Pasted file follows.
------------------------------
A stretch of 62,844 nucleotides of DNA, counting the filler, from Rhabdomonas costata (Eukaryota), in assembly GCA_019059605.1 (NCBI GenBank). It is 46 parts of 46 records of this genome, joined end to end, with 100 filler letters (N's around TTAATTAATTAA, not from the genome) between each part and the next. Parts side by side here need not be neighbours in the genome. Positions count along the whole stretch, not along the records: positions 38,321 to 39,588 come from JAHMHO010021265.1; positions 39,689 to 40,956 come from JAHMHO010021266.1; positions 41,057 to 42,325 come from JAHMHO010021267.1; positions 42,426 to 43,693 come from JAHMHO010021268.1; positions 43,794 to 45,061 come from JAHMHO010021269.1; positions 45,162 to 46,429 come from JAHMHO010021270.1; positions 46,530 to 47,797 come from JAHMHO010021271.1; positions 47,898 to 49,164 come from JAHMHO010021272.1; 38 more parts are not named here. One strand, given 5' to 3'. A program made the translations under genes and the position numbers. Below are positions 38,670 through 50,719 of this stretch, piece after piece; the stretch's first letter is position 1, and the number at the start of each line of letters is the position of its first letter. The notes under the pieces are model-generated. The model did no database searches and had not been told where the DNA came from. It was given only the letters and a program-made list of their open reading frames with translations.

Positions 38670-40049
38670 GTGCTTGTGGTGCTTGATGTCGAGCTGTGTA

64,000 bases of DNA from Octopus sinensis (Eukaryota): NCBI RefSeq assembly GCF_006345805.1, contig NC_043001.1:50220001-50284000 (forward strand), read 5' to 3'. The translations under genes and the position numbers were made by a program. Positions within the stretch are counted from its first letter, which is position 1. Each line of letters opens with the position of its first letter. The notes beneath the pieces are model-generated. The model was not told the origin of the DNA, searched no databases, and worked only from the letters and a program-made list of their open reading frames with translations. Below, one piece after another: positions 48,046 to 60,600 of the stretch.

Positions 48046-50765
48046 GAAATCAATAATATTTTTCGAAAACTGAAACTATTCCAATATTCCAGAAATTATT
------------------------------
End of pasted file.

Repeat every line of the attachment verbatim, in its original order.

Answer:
A stretch of 62,844 nucleotides of DNA, counting the filler, from Rhabdomonas costata (Eukaryota), in assembly GCA_019059605.1 (NCBI GenBank). It is 46 parts of 46 records of this genome, joined end to end, with 100 filler letters (N's around TTAATTAATTAA, not from the genome) between each part and the next. Parts side by side here need not be neighbours in the genome. Positions count along the whole stretch, not along the records: positions 38,321 to 39,588 come from JAHMHO010021265.1; positions 39,689 to 40,956 come from JAHMHO010021266.1; positions 41,057 to 42,325 come from JAHMHO010021267.1; positions 42,426 to 43,693 come from JAHMHO010021268.1; positions 43,794 to 45,061 come from JAHMHO010021269.1; positions 45,162 to 46,429 come from JAHMHO010021270.1; positions 46,530 to 47,797 come from JAHMHO010021271.1; positions 47,898 to 49,164 come from JAHMHO010021272.1; 38 more parts are not named here. One strand, given 5' to 3'. A program made the translations under genes and the position numbers. Below are positions 38,670 through 50,719 of this stretch, piece after piece; the stretch's first letter is position 1, and the number at the start of each line of letters is the position of its first letter. The notes under the pieces are model-generated. The model did no database searches and had not been told where the DNA came from. It was given only the letters and a program-made list of their open reading frames with translations.

Positions 38670-40049
38670 GTGCTTGTGGTGCTTGATGTCGAGCTGTGTA

64,000 bases of DNA from Octopus sinensis (Eukaryota): NCBI RefSeq assembly GCF_006345805.1, contig NC_043001.1:50220001-50284000 (forward strand), read 5' to 3'. The translations under genes and the position numbers were made by a program. Positions within the stretch are counted from its first letter, which is position 1. Each line of letters opens with the position of its first letter. The notes beneath the pieces are model-generated. The model was not told the origin of the DNA, searched no databases, and worked only from the letters and a program-made list of their open reading frames with translations. Below, one piece after another: positions 48,046 to 60,600 of the stretch.

Positions 48046-50765
48046 GAAATCAATAATATTTTTCGAAAACTGAAACTATTCCAATATTCCAGAAATTATT